'It's a nice letter,' said Cathy. 'Well, did they come to see you?' 'Oh, yes,' said Mrs Spencer. 'Three of them. This Mr Burrows - I didn't like him at all - an engineer, and a woman from public relations. I think that's what she called it. I didn't like her, either. She didn't want a cup of tea, you know. She thought this house was dirty. I could see her face. I knew what she was thinking. Well, my things are old, but everything's clean, very clean.' 'And what happened?' said Cathy. She took out her notebook. She was beginning to get interested. There might be a story here after all. Mrs Spencer sat forward in her chair. 'They all came in here,' she said, 'and Mr Burrows asked me about the light. Then he went into the kitchen with the engineer and they shut the door. That public relations woman was in here with me. I didn't like it, and I got up and went into the kitchen. The engineer was taking the bulb out. "You put that bulb back!" I told him. Anyway, Mr Burrows had a box of new bulbs, about fifty of them. "We'll give you fifty new bulbs for it," he said. Well, I said no, and they all went away.'
1. Is the
the light bulb
was more important
to Mrs Spencer
than a thousand
pounds TRUE or
2. Why was the cooker in her kitchen less
important to Mrs Spencer so she could sell it
but not the light bulb?
3. What makes one single out certain things or
people and value them very much?
4. Why does the author use the phrase 'Bert
doesn't sleep very well, and he was awake.' but
not 'Bert wasn't sleeping
very well, and
he was awake.'?
'Is that the end of the story?' asked Cathy. 'Oh, no,' said Mrs Spencer. 'The next day Burrows came back. He had a cheque for one thousand pounds in his hand. He wanted to buy the bulb. But I didn't sell it. You see, that bulb has been here as long as we have. It's like my wedding ring almost. Bert feels the same as I do.' 'Bert?' said Cathy. 'My husband,' said Mrs Spencer. 'He's upstairs. He's an invalid now. He hasn't been able to walk for ten years.' Cathy looked at the old lady again. She was in her eighties. She was poor, Cathy could see that, and she had to look after her invalid husband. But somehow the light bulb was important to her, more important than a thousand pounds. The old lady looked worried. 'I had to phone you,' she said. 'You see, last night someone tried to break into the house. We've got nothing here, nothing for a burglar. Bert doesn't sleep very well, and he was awake. He heard the noise, and he shouted. I woke up, and I phoned the police. But they didn't catch anyone.'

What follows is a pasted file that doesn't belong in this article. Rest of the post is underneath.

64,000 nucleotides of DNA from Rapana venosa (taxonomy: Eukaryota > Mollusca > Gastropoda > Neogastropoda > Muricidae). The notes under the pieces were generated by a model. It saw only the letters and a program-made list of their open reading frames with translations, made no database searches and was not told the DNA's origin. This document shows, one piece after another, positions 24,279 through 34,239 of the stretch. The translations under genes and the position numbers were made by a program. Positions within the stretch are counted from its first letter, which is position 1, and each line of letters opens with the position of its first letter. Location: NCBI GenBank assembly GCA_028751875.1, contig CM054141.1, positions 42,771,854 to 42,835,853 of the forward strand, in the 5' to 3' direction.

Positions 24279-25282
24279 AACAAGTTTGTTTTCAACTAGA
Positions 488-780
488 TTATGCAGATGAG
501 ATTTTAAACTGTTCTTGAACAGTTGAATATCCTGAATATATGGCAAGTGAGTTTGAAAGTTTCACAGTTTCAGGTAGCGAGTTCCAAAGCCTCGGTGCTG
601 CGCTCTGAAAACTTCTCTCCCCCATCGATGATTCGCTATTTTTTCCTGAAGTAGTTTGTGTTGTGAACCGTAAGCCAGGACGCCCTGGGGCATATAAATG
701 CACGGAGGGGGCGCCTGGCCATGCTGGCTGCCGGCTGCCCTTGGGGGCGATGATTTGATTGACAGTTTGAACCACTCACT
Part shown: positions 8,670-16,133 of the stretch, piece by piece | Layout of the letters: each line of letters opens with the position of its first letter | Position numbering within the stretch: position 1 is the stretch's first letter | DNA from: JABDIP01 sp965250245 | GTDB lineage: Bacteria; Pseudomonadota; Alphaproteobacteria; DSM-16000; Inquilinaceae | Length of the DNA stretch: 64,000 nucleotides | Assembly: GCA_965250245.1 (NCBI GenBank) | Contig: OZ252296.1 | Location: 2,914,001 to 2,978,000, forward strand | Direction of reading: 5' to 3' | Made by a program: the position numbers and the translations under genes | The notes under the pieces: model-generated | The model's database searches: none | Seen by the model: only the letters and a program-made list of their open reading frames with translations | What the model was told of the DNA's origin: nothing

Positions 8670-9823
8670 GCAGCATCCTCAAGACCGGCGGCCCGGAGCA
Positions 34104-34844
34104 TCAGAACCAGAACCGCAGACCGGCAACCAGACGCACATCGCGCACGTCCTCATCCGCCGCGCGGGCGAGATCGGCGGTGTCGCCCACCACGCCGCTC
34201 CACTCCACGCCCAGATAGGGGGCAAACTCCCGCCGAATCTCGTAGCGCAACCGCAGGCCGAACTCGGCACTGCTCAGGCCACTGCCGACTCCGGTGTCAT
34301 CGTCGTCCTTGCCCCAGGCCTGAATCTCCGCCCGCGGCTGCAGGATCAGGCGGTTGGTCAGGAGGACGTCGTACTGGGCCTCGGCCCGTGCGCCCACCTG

1. Why did Mr Burrows tell Mrs Spencer the
truth about the light bulb?
2. Why were the everlasting light bulbs bad for
business and destroyed?
3. Why should the Sunlight Lighting Company
destroy the bulbs that last forever? How else do
you think they could have used the invention?
Can the bulbs be that bad for business?
4. Do you think Mrs Spencer believed the
company's desire to start making the everlasting
5. Why does the author use the phrase 'Cathy was
interested now.' but not 'Cathy was
Cathy was interested now. 'And you think the burglar wanted your light bulb, don't you?' 'I don't think, dear. I know. Burrows called again this morning. This time he had a cheque for ten thousand pounds.' 'But why ...?' Cathy started to speak. 'Oh, I asked him. It's a strange story, dear. You see, sixty years ago someone invented a new kind of light bulb. It was wonderful. It was a light bulb that was good for one hundred years, maybe forever. Anyway, Sunlight Lighting heard about the bulb, and they paid the inventor thousands of pounds. They made a few of the bulbs, not many, just a few. Then they thought about it... a bulb that lasts forever! Of course, if you buy a bulb that lasts forever, you'll never need another one.' 'Bad for business!' said Cathy. 'Exactly, dear. Well, it seems that our bulb is one of them. One of the 'everlasting' ones. It left the factory by mistake. Maybe someone put it in the wrong box - I don't know. But Sunlight want it very much. They destroyed all the other bulbs sixty years ago, and they destroyed the plans too.' 'This is an amazing story ...' Cathy began. 'Yes, dear. Well, Mr Burrows wants the bulb. He says that they want to make them again. He says that the world needs them, because they use less energy. He says that they won't destroy the bulb this time.' 'Do you believe him?' said Cathy. 'I don't know,' said the old lady. 'That's why I called you.' She sat back and smiled. 'When everybody reads your story, they'll have to start making them again, won't they?'